Tropodithietic acid (TDA)-producing Ruegeria mobilis strains of the Roseobacter clade have primarily been isolated from marine aquaculture and have probiotic potential due to inhibition of fish pathogens. We hypothesized that TDA producers with additional novel features are present in the oceanic environment. We isolated 42 TDA-producing R. mobilis strains during a global marine research cruise. While highly similar on the 16S ribosomal RNA gene level (99–100% identity), the strains separated into four sub-clusters in a multilocus sequence analysis. They were further differentiated to the strain level by average nucleotide identity using pairwise genome comparison. The four sub-clusters could not be associated with a specific environmental niche, however, correlated with the pattern of sub-typing using co-isolated phages, the number of prophages in the genomes and the distribution in ocean provinces. Major genomic differences within the sub-clusters include prophages and toxin-antitoxin systems. In general, the genome of R. mobilis revealed adaptation to a particle-associated life style and querying TARA ocean data confirmed that R. mobilis is more abundant in the particle-associated fraction than in the free-living fraction occurring in 40% and 6% of the samples, respectively. Our data and the TARA data, although lacking sufficient data from the polar regions, demonstrate that R. mobilis is a globally distributed marine bacterial species found primarily in the upper open oceans. It has preserved key phenotypic behaviors such as the production of TDA, but contains diverse sub-clusters, which could provide new capabilities for utilization in aquaculture.The ISME Journal advance online publication, 23 August 2016; doi:10.1038/ismej.2016.111.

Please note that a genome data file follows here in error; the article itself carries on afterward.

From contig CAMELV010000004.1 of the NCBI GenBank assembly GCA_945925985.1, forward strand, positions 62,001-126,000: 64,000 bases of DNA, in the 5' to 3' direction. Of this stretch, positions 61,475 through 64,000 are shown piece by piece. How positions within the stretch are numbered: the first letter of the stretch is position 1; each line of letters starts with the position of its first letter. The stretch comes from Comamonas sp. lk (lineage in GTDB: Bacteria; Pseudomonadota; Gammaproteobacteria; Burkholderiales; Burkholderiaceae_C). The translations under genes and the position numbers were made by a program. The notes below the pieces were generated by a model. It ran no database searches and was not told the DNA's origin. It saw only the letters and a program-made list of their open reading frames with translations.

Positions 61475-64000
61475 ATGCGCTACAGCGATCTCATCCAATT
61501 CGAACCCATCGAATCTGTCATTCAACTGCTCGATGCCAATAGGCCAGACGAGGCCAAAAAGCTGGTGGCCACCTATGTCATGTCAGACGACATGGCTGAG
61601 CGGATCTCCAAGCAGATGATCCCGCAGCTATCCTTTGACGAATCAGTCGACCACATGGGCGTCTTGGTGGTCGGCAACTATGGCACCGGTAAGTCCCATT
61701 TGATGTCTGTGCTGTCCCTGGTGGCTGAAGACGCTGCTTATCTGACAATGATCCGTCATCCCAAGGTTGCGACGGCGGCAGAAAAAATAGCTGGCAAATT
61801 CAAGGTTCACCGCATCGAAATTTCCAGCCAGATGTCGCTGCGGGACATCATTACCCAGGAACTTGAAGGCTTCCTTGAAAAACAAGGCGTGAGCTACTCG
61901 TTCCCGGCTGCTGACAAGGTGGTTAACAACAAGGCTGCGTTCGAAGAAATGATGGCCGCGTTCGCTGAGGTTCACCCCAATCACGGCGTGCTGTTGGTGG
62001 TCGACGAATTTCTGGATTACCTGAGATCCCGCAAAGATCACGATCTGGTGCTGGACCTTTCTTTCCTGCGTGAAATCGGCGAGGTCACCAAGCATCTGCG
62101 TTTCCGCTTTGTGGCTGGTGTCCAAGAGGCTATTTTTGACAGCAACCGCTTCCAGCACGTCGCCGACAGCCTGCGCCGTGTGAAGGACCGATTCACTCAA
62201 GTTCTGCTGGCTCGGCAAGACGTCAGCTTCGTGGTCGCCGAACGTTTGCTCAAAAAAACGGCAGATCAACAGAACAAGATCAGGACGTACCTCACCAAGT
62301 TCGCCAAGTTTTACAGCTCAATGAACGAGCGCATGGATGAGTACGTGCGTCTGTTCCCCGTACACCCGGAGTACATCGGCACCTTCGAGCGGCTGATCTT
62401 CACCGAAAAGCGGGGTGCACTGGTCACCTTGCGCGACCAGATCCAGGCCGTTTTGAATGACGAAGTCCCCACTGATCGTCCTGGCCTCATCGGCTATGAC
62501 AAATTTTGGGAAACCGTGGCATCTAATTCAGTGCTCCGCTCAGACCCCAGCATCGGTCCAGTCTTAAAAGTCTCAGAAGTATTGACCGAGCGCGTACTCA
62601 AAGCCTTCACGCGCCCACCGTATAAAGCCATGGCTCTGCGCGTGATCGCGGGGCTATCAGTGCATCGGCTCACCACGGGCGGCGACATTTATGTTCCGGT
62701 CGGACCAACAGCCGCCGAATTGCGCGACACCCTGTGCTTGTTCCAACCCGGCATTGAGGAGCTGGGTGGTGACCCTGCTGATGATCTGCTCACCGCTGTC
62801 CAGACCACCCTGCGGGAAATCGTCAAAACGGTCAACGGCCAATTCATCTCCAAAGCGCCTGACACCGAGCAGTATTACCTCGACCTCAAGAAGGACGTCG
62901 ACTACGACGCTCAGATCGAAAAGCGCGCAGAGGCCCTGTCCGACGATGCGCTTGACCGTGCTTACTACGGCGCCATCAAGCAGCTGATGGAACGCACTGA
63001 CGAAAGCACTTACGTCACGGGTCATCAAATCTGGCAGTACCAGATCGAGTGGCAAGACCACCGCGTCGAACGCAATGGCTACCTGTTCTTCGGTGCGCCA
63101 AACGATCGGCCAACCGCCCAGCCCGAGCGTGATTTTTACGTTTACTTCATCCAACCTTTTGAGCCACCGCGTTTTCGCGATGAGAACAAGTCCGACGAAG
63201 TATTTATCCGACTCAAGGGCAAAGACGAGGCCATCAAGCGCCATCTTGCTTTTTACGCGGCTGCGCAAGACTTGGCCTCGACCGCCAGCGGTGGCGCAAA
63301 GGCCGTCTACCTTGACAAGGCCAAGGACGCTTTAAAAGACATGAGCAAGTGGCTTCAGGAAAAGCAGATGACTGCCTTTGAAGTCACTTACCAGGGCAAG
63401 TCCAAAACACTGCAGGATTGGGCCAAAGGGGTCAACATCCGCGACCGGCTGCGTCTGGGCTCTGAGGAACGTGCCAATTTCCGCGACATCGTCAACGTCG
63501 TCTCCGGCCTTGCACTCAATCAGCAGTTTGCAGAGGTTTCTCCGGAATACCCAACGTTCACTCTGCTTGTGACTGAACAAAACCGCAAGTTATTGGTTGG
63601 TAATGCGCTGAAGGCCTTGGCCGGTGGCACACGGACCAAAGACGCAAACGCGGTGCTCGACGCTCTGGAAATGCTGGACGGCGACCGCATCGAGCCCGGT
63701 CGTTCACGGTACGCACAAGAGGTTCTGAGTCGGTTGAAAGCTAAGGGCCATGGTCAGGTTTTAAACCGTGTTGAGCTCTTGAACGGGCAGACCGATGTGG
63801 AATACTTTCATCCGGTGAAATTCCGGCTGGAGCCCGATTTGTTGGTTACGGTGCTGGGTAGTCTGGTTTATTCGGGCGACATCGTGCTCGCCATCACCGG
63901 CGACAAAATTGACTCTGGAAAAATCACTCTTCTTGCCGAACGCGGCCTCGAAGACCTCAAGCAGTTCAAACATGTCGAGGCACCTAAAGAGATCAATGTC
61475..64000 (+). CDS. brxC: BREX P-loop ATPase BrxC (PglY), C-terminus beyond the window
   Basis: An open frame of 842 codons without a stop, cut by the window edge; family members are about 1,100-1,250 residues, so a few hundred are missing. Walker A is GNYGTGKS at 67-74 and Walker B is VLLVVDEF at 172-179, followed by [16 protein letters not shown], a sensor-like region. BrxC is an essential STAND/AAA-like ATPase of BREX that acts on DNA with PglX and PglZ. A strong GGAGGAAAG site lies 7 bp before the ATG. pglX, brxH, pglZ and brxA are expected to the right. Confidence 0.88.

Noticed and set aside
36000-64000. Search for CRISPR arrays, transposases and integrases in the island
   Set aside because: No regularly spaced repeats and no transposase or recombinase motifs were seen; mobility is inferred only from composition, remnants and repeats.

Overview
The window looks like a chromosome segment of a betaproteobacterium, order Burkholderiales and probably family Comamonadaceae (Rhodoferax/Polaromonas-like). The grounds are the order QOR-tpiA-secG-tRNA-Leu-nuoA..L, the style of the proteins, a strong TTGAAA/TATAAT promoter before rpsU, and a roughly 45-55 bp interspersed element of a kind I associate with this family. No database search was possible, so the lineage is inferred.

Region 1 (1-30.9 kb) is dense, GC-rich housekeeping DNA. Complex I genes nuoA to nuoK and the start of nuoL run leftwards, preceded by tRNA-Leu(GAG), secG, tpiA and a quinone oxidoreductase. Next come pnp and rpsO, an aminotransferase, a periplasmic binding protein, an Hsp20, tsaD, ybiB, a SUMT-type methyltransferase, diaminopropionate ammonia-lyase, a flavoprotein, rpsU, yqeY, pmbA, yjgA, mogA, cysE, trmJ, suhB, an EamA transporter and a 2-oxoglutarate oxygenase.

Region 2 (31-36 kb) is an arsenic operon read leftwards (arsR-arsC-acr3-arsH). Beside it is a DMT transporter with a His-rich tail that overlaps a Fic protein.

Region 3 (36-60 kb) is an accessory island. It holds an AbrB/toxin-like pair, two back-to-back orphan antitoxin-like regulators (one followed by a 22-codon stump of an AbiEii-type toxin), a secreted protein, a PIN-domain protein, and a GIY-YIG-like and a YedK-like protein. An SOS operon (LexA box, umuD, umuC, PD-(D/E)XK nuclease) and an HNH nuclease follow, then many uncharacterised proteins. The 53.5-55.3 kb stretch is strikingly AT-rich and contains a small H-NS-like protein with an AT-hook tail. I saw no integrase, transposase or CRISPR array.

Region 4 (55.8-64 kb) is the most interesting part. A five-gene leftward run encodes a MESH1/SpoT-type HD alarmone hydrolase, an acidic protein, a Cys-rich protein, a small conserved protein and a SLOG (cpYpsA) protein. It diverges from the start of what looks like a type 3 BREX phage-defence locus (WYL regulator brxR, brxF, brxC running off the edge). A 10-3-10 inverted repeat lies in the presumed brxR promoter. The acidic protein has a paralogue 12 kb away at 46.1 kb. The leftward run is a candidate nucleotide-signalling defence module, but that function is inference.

|Journal||The I S M E Journal|
|Number of pages||15|
|Publication status||Published - 2017|
Bibliographical noteCorrigendum: The ISME Journal (2017) 11, 588; doi:10.1038/ismej.2016.125
- Ecology, Evolution, Behavior and Systematics